When she was growing up in Istanbul during the 1980s, film- maker Ceyda Torun was often by herself.
"I was an isolated child by choice. Stray cats became my best friends. There was one main cat who came into my life. She had multiple litters of kittens and I took care of all of them," she says.
Torun, 40, spoke to The Straits Times on the telephone from the Turkish city, where she is preparing for the film's release. She now lives in Los Angeles.
"I owe the cats a great debt and I'm grateful for them," she says.
That contact with some of Istanbul's hundreds of thousands of street cats gave rise to her first feature, the documentary Kedi, now showing at The Projector.
The film records the lives of seven especially photogenic strays and the humans who tend to them, whenever the felines show up for a meal and a head-scratch.
Each cat has a personality - kingly and aloof, needy and spoilt, young and rambunctious - and Torun goes with cinematographer Charlie Wuppermann where the cats go, from crevices to homes to alleys.
There has been a long history of an easy relationship between the citizens of Turkey's largest city and its stray cats.
"The cultural attitude towards cats in the East has been more positive, compared with cities in Western Europe," she says.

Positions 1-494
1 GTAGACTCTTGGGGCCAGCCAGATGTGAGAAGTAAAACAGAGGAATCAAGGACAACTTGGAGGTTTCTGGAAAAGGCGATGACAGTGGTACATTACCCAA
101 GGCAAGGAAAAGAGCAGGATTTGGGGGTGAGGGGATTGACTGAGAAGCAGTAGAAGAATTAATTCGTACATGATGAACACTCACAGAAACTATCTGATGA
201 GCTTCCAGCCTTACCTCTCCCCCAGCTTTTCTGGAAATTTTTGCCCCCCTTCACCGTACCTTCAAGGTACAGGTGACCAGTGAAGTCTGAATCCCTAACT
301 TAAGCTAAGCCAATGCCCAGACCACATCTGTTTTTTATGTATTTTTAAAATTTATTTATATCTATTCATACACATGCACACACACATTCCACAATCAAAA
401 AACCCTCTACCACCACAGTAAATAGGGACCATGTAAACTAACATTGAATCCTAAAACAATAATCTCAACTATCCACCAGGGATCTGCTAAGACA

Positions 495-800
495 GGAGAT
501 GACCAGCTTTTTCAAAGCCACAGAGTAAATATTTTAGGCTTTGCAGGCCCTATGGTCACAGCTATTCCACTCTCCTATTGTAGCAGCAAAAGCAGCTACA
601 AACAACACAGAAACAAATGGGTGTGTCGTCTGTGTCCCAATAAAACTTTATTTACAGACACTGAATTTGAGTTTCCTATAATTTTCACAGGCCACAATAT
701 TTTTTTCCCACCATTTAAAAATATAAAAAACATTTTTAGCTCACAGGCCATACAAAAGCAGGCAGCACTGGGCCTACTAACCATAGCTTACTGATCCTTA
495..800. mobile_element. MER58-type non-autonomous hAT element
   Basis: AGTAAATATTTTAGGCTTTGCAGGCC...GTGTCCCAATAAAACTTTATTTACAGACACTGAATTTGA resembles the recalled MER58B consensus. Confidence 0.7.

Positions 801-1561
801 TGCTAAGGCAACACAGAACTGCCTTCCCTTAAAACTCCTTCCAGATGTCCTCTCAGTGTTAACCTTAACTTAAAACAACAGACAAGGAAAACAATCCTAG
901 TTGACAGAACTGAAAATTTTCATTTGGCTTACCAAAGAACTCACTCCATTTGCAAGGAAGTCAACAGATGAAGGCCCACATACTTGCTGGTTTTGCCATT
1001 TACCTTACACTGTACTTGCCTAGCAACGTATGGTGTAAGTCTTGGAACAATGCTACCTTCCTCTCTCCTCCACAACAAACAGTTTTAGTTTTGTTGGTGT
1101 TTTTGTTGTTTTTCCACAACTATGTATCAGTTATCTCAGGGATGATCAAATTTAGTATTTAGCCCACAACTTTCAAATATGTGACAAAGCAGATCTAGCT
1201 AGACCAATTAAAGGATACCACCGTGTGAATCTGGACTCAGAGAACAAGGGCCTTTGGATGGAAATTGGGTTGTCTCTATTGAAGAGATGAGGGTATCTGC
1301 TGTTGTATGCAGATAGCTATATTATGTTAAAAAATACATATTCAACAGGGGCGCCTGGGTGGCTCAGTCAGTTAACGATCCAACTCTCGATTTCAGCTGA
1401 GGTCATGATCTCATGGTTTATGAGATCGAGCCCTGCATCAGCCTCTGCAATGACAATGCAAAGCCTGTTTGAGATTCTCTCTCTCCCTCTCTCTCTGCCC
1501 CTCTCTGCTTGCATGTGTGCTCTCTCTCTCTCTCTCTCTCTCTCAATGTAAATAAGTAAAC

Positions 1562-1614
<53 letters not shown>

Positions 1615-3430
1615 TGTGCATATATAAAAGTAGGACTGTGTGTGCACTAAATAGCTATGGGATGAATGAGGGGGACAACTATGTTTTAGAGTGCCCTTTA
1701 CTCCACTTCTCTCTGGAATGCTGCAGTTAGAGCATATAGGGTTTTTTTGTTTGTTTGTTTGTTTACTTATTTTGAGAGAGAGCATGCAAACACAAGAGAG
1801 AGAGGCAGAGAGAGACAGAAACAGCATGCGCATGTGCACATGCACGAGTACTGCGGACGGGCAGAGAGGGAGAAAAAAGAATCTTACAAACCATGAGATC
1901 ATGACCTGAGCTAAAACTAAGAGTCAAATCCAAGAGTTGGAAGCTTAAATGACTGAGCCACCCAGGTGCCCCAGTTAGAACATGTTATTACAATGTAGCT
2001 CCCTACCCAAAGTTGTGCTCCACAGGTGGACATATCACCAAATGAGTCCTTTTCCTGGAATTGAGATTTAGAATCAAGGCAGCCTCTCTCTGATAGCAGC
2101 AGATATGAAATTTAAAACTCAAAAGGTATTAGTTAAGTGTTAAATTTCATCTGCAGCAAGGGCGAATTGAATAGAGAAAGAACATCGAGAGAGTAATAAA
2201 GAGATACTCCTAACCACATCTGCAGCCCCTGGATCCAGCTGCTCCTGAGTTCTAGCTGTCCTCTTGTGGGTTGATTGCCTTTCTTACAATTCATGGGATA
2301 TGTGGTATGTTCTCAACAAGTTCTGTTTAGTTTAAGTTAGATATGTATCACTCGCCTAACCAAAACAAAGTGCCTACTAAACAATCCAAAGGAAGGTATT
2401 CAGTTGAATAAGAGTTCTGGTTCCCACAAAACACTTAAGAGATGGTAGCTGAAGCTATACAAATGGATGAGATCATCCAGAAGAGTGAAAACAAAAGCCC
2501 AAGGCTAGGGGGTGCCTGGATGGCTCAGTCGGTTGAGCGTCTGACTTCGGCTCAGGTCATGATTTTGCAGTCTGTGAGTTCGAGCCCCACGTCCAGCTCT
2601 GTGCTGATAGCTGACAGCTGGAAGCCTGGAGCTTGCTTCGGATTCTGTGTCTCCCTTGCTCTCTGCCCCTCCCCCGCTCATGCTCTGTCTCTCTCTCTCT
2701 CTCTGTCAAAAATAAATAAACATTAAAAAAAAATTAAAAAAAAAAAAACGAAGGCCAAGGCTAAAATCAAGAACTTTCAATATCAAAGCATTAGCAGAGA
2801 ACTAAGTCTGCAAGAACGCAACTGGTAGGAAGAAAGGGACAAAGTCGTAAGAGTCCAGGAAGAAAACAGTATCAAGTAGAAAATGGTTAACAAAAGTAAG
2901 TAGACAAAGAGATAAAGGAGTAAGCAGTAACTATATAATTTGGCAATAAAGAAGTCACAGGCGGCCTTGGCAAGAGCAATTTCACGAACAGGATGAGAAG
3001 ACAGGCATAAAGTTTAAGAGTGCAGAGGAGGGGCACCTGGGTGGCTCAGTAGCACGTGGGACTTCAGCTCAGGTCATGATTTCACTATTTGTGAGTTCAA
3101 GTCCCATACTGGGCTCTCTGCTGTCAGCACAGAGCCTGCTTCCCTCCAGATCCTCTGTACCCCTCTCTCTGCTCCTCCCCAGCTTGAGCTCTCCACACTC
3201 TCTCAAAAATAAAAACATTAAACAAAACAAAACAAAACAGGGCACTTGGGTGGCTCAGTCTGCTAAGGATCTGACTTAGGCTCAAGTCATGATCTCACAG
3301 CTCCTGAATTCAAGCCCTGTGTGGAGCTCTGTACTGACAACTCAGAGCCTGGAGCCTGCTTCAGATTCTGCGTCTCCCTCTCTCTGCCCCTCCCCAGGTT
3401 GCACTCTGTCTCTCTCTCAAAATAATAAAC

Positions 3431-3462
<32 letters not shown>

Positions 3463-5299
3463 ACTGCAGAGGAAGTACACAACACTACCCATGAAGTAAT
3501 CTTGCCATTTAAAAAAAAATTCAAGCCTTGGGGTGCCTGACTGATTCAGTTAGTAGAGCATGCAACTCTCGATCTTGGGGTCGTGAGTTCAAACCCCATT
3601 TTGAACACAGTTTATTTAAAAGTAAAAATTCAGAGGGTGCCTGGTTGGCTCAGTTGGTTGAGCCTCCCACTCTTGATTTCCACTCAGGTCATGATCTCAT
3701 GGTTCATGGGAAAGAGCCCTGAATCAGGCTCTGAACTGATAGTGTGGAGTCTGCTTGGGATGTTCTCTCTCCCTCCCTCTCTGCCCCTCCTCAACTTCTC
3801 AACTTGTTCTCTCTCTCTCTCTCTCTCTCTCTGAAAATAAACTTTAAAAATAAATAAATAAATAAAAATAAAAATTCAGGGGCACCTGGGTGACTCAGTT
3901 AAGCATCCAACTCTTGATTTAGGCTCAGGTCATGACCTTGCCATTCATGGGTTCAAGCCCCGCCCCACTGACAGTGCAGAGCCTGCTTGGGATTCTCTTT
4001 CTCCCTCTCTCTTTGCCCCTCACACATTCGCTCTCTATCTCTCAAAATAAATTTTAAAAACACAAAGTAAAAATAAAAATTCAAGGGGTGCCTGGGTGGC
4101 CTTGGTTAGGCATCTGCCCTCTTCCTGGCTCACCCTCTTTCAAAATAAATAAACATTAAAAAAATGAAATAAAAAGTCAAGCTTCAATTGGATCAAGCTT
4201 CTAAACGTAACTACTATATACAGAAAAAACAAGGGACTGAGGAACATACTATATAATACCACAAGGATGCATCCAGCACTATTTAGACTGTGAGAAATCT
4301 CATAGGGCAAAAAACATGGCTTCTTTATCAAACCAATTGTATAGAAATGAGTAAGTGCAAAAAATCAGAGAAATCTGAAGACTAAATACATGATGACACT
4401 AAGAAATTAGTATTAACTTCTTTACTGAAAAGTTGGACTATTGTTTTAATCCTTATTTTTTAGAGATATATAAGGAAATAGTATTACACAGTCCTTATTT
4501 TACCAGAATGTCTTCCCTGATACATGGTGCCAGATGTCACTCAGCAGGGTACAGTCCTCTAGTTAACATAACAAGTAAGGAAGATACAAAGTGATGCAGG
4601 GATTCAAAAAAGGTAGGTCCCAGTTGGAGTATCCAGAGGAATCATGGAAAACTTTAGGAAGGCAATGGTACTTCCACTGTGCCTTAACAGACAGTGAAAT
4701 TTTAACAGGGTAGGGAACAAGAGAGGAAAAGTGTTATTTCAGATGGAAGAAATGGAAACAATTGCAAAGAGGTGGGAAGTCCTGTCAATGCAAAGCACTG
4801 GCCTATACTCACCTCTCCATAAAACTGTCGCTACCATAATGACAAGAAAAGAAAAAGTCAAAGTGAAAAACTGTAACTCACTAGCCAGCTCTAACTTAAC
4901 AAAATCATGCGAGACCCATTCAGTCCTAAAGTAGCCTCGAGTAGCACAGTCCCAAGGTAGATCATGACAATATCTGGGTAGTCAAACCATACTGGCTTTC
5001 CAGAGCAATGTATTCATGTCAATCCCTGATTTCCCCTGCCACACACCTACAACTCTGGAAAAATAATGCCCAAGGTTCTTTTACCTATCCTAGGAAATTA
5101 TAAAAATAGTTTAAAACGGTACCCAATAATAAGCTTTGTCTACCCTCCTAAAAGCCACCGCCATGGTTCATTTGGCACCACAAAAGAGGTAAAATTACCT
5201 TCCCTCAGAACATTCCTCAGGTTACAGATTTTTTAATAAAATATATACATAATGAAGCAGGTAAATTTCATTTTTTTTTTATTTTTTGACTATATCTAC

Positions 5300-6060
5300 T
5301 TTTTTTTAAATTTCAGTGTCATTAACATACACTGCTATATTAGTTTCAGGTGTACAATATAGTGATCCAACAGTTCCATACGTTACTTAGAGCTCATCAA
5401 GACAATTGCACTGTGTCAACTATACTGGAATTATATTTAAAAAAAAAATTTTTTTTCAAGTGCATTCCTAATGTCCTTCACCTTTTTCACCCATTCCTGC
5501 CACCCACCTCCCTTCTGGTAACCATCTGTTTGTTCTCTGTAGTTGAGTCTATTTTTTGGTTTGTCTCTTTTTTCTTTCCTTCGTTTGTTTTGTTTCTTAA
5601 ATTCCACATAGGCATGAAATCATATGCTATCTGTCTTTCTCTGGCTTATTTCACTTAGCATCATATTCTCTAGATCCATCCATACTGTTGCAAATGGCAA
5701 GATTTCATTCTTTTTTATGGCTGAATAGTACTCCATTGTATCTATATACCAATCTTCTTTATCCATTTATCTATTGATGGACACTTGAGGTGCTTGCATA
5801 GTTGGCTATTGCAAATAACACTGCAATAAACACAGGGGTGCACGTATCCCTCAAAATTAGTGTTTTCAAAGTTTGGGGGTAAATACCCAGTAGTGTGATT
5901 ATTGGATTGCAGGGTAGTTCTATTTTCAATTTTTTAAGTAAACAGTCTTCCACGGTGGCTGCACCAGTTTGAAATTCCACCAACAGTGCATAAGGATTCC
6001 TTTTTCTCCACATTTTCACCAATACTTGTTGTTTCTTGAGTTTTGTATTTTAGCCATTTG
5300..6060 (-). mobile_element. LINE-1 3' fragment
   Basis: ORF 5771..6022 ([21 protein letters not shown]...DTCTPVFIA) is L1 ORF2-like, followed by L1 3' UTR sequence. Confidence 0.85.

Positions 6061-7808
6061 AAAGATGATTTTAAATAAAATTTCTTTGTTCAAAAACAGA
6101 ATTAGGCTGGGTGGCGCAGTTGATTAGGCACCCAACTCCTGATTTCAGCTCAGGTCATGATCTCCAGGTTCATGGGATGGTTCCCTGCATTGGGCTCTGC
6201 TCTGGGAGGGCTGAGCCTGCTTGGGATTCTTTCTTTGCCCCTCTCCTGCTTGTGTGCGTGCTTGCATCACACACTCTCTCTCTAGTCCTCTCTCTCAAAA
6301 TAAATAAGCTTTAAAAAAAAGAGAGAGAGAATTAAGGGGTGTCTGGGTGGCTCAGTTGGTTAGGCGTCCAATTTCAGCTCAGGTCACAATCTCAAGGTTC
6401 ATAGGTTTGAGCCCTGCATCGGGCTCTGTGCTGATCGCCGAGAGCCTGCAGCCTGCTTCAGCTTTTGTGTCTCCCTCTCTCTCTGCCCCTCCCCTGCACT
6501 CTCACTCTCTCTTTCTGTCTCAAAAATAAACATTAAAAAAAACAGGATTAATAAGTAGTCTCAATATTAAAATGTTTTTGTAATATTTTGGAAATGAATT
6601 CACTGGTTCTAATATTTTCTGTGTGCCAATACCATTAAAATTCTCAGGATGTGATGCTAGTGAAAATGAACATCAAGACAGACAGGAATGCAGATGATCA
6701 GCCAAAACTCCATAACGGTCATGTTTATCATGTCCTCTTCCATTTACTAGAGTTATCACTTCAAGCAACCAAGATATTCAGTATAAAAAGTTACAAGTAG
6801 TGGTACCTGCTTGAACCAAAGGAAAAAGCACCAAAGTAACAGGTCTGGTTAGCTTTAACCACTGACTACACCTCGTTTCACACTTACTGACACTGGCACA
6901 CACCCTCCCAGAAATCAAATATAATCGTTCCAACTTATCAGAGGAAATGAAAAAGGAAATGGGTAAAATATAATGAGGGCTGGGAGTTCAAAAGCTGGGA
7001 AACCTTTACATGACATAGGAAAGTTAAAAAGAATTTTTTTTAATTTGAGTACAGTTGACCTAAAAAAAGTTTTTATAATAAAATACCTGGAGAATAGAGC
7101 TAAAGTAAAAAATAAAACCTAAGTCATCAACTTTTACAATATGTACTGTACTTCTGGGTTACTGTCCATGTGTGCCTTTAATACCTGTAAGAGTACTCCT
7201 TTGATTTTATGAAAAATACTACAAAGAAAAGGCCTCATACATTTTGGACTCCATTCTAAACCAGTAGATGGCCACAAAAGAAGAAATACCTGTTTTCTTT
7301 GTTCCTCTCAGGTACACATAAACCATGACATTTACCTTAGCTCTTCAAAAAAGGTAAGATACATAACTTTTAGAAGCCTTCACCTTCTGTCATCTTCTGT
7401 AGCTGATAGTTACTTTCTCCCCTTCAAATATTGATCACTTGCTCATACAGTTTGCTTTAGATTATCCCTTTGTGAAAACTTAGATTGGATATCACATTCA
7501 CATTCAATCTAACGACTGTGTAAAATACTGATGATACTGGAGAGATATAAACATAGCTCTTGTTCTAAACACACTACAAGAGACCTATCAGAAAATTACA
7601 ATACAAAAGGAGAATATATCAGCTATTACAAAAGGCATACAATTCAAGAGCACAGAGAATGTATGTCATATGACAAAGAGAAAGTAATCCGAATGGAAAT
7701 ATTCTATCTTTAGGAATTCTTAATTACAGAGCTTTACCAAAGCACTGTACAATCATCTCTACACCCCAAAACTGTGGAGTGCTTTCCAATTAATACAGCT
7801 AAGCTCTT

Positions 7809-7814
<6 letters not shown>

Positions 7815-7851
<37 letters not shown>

In addition to greater efforts made to control the populations of strays in Western cities, cats were seen in the past as companions of women accused of witchcraft. There is a more relaxed attitude towards street cats in cities close to the Mediterranean, such as Rome, Barcelona and Madrid.
Cats also have a special place in Islamic communities, as there are references to Prophet Muhammad's interactions with cats, Torun says.
The film records how, like in Singapore, some Istanbul residents devote themselves to walking along roads looking for cats to feed. Torun says their actions reflect an appreciation of cat behaviour.
"It's hard to contain cats. They find a way to thrive outside. It's part of why we admire them so much," she says.
She understands concerns about public safety and hygiene, but makes a case for coexistence.
"I believe there is a way to make sure that public spaces are healthy and clean and for nature to exist in some way," she says.
The film shows how residents benefit from the cats that live in their midst. The animals offer a therapeutic touch of grace, poetry and a sense of wildness otherwise missing from a crowded city of almost 20 million.
"Having an encounter with a cat in a city is very much like stopping to smell the roses. There is the hustle and bustle of life, commuting from home to work. Our minds are always living in the future. Touching fur - it's a very tactile moment," she says.
•Kedi opens on Saturday at The Projector, Level 5 Golden Mile Tower, 6001 Beach Road. Tickets at $13.50. For booking and schedule, go to theprojector.sg